In their October 22 ad in Variety, the Center for Science in the Public Interest (CSPI) and six other organizations slammed Katy for allegedly convincing kids to sip soda through her promotions.
"Virginia Slims and other tobacco companies used glamorous celebrities and models to position smoking as hip, sexy and rebellious," the open letter reads. "Today soda companies are using you and other celebrities to convince young people that drinking soda is hip, sexy and rebellious. 'Drink Pepsi and you can be cool like Katy Perry,' is the takeaway message for your young fans. 'Live for now' and worry about the health consequences later."
However, Katy doesn't even have an official endorsement deal with Pepsi. The somewhat vague link concerns Pepsi's request to fans at the Video Music Awards to vote on which song Katy performed. So why attack Katy?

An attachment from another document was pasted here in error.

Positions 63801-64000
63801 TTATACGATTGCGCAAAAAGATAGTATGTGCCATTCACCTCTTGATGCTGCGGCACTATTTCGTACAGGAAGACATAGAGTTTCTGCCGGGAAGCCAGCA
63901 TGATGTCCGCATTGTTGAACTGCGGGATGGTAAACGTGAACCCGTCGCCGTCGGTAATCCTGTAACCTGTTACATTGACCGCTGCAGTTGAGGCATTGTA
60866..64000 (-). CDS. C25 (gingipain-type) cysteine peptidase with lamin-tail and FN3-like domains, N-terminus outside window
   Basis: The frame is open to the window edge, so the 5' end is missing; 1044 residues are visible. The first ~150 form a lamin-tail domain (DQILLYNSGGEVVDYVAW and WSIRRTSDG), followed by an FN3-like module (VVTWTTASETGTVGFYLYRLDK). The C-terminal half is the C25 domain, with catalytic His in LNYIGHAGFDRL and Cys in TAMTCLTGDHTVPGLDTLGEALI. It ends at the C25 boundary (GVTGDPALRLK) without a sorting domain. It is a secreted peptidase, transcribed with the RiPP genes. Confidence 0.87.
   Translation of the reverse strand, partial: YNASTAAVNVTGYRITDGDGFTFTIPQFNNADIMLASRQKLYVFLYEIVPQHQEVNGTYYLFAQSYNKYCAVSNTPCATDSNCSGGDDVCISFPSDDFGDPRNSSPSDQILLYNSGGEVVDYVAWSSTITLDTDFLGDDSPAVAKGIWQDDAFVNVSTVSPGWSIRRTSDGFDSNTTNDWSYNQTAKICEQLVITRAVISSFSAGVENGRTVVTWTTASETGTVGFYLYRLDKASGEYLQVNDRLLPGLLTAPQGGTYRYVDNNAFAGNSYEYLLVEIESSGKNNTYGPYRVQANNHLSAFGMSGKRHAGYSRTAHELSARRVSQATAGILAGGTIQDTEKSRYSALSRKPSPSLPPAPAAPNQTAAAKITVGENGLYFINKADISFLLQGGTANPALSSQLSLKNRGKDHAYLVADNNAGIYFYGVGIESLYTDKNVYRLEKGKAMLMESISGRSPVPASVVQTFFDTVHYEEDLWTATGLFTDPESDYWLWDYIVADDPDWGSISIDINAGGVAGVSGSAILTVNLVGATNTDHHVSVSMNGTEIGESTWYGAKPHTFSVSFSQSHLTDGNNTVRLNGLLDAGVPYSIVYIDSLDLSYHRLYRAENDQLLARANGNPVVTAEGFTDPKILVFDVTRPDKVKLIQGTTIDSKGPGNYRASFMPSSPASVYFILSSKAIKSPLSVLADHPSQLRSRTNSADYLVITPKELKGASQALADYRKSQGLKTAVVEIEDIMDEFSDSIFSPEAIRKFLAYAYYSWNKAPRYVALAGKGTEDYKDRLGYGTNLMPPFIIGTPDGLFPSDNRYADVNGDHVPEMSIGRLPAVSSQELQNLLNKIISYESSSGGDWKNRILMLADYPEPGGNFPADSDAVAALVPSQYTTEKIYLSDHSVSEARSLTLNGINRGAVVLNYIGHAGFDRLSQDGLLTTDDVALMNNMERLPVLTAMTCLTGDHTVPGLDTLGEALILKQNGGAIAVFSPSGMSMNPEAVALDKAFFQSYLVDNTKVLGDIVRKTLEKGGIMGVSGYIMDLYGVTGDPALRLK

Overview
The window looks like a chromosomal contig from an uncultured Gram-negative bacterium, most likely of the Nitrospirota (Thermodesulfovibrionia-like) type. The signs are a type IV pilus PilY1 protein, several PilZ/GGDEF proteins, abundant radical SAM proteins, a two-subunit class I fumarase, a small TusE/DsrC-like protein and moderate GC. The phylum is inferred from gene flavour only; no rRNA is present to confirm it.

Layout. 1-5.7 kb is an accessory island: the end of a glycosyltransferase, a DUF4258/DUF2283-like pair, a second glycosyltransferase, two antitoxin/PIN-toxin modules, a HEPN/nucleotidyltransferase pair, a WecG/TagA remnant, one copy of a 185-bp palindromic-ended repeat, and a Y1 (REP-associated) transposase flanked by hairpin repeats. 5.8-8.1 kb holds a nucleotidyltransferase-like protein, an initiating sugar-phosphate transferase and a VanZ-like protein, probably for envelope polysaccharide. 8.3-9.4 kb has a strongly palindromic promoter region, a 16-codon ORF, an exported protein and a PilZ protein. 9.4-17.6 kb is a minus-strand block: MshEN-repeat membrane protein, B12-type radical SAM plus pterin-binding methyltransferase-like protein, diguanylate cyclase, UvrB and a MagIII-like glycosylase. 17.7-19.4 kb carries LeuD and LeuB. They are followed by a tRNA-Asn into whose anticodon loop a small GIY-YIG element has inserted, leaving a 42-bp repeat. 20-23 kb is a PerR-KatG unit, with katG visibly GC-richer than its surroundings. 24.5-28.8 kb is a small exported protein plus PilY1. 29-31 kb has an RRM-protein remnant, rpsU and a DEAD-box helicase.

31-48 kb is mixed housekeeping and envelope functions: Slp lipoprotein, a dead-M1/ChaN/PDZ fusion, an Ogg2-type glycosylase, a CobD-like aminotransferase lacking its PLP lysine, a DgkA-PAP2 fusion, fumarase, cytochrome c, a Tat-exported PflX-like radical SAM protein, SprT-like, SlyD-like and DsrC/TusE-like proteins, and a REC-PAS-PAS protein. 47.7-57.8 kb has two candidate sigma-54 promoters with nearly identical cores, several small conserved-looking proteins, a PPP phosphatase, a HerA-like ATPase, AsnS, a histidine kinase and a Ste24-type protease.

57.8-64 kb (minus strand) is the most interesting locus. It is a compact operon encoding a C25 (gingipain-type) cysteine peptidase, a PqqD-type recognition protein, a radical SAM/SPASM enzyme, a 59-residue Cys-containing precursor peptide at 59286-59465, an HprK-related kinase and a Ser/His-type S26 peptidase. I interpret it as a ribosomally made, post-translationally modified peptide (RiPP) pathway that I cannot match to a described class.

"It's a sad story that some of the best-known celebrities in the country are encouraging their young audiences to drink beverages that are bad for their health," explained Michael Jacobson, executive director of CSPI. "We're focusing on Katy because she's so popular with young people."
As for Pepsi, the company issued this statement: "We have a long history of responsible advertising and marketing practices, including a commitment to not direct our advertising to audiences comprised predominantly of children under 12."
Katy might want to take a tip from Beyonce, who had to deal with her own fizz fuss when she earned a reported $50 million for endorsing the soda.
"Pepsi is a brand I've grown up seeing my heroes collaborate with. The company respects musicians and artistry. I wouldn't encourage any person, especially a child, to live life without balance," said Beyonce.
However, CSPI isn't the only one trying to get people to stop drinking soda. First Lady Michelle Obama is waging a campaign to get everyone to drink more water: Read all about it by clicking here.